It is believed that Gray wrote his masterpiece, the Elegy Written in a Country Churchyard, in the graveyard of the church in Stoke Poges, Buckinghamshire in 1750. The poem was a literary sensation when published by Robert Dodsley in February 1751 and has made a lasting contribution to English literature. Its reflective, calm and stoic tone was greatly admired, and it was pirated, imitated, quoted and translated into Latin and Greek. It is still one of the most popular and most frequently quoted poems in the English language. In 1759 during the Seven Years War, before the Battle of the Plains of Abraham, British General James Wolfe is said to have recited it to his officers, adding: "Gentlemen, I would rather have written that poem than take Quebec tomorrow". The poem's famous depiction of an "ivy-mantled tow'r" could be a reference to the early-mideval St. Laurence's Church in Upton, Slough.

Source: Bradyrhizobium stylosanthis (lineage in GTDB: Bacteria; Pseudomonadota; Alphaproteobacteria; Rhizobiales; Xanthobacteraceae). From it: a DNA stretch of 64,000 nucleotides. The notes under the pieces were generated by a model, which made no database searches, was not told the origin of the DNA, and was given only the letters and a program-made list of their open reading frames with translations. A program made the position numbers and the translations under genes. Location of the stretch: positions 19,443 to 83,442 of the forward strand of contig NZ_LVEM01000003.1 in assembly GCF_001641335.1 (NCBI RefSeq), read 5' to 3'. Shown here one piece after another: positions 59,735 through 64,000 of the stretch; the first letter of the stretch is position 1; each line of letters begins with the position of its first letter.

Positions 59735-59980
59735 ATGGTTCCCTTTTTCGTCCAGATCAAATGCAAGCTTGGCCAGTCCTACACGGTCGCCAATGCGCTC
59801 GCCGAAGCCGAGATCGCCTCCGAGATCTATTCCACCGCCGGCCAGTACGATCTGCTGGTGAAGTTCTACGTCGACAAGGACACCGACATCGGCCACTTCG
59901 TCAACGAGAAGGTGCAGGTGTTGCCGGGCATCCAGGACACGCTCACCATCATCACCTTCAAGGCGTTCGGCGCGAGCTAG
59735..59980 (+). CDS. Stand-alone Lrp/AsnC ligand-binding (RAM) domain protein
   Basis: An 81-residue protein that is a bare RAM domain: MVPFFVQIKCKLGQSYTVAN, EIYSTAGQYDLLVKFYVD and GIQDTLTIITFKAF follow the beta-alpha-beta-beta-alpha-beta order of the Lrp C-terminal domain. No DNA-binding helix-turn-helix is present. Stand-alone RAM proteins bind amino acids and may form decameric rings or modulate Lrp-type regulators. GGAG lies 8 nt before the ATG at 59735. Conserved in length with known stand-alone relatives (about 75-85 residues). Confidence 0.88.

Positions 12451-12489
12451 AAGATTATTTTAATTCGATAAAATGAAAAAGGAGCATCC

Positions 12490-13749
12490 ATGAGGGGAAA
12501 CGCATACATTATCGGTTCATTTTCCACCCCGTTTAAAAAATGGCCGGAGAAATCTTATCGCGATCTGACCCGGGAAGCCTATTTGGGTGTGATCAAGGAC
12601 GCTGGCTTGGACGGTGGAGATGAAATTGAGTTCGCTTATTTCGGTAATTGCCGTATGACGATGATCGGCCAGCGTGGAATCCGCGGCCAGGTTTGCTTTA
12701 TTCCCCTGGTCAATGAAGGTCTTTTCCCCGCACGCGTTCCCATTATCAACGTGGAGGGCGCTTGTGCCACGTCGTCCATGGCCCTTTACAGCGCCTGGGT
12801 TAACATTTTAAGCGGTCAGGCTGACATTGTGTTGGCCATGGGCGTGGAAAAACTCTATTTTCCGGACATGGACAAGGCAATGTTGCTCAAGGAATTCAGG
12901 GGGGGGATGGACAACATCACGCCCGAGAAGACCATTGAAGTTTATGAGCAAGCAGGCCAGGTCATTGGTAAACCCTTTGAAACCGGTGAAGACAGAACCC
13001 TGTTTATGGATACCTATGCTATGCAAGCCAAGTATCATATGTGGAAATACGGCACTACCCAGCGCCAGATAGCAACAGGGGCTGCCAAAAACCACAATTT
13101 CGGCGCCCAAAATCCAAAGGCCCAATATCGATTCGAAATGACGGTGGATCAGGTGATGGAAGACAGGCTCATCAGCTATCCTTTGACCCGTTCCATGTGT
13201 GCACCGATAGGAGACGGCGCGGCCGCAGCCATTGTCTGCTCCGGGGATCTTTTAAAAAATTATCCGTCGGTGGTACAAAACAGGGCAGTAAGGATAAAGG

The Elegy was recognised immediately for its beauty and skill. It contains many outstanding phrases which have entered the common English lexicon, either on their own or as referenced in other works. A few of these include:
"The paths of glory"
"Some mute inglorious Milton"
"Far from the madding crowd"
"The unlettered muse"
Gray also wrote light verse, such as Ode on the Death of a Favourite Cat, Drowned in a Tub of Gold Fishes, a mock elegy concerning Horace Walpole's cat. After setting the scene with the couplet "What female heart can gold despise? What cat's averse to fish?", the poem moves to its multiple proverbial conclusion: "a fav'rite has no friend," "[k]now one false step is ne'er retrieved" and "nor all that glisters, gold." (Walpole later displayed the fatal china vase on a pedestal at his house in Strawberry Hill.) Gray’s surviving letters also show his sharp observation and playful sense of humour. He is also well known for his phrase,
"where ignorance is bliss, 'tis folly to be wise,"
-- Ode on a Distant Prospect of Eton College (1742)